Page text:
“All of these kids are at a point in their life when it really matters. They’re good kids, they make good grades, they are college bound and have great parents,” Davis said. “The commonality is everyone is shocked their kid is facing a felony.”
Davis said that even though she does not use THC, she would lobby the state legislature to change the laws regarding THC if she had the free time. She said the punishment is too harsh for too many kids. This new trend of youth THC use is “out of control” in Collin County, Davis said, but it is different than the heroin epidemic that plagued Plano in the 1990s and led to overdose deaths of dozens of local teens.
Collin County’s District Attorneys must agree on some level that the penalty for THC is too harsh, Davis said, because they provide a lot of outs for young people charged with possession.
Youth can avoid pleading to felonies through participation in pretrial diversion programs or by going through the county’s drug court that helps kids find their way out of trouble. If they do not stay clean, however, they face serious consequences, including jail time if they are more than 17-years-old.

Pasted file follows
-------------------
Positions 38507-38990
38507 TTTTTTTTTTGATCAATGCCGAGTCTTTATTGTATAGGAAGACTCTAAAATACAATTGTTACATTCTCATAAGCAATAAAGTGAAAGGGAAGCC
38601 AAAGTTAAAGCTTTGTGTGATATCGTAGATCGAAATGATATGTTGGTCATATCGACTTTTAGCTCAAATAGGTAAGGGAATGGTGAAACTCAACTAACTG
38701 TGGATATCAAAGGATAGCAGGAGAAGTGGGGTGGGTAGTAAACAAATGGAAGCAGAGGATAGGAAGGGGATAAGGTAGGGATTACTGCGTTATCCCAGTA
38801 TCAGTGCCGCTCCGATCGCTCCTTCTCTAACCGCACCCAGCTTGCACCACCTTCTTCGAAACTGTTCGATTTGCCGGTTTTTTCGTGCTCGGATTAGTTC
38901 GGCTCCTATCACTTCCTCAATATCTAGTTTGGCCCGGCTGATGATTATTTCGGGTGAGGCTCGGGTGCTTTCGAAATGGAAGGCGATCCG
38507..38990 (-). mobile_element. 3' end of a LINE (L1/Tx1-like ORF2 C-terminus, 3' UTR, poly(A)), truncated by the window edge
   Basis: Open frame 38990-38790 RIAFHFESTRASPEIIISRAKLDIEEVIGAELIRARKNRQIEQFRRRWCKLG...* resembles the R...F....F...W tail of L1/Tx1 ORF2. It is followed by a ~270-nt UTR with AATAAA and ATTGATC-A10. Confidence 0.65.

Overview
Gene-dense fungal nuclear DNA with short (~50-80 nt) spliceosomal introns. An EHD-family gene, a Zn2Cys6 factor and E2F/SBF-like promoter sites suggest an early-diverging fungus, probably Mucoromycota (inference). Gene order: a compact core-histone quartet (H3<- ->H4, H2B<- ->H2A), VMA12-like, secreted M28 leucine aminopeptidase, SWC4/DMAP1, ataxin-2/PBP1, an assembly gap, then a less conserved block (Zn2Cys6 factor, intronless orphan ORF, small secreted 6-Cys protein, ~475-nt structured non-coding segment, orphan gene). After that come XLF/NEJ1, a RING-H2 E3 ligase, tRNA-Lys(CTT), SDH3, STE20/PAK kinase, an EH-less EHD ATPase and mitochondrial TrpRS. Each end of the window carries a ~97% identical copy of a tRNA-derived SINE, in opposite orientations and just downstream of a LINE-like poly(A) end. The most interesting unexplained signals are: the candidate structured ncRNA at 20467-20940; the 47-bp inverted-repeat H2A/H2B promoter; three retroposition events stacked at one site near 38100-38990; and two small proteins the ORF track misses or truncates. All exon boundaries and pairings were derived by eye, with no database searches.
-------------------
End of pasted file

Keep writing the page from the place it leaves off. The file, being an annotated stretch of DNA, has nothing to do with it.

Plano-based criminal defense lawyer Todd Shapiro said in the past 5 years, he has seen a 10-fold rise in cases of young people facing THC charges.
Shapiro has seen kids pulled out of schools by law enforcement and facing school suspensions. Those caught using in schools not only have to contend with a felony charge for THC use, but they also often face a second felony charge for using in a Drug Free Zone.
“You got a kid that has 10 gummy bears, it’s a felony. It’s the same as murder,” Shapiro said. “Texas is behind in this issue.”
Texas has some of the nation’s harshest marijuana penalties and highest arrest rates for possession of the drug. This year, Texas House Speaker Pro Tempore Joe Moody, D-El Paso, proposed legislation that would have reduced the penalty to a misdemeanor for first offenses involving THC possession of up to 2 ounces. However, the legislation stalled in the Senate in May and never reached the governor’s desk for signing.
Dealers market THC on social media using code words such as “broccoli,” “dew,” “fuel” and “gas.”
At CCSAP, Meulman said he knew of one teenager whose mother followed her son’s social media activity and repeatedly gave him gas money because he kept posting about running out of gas. It turned out she was unintentionally feeding her son’s drug habits and giving him money to buy THC products.
Davis said parents need to know that if they see their kid using a vape pen, they are probably using THC.
“Somebody should go on the public announcement system in Plano and say, ‘Hey you guys, this is a felony,’ and they’d stop using,” Davis said.
This article appeared in the 2022 January/February edition of Local Profile’s print magazine.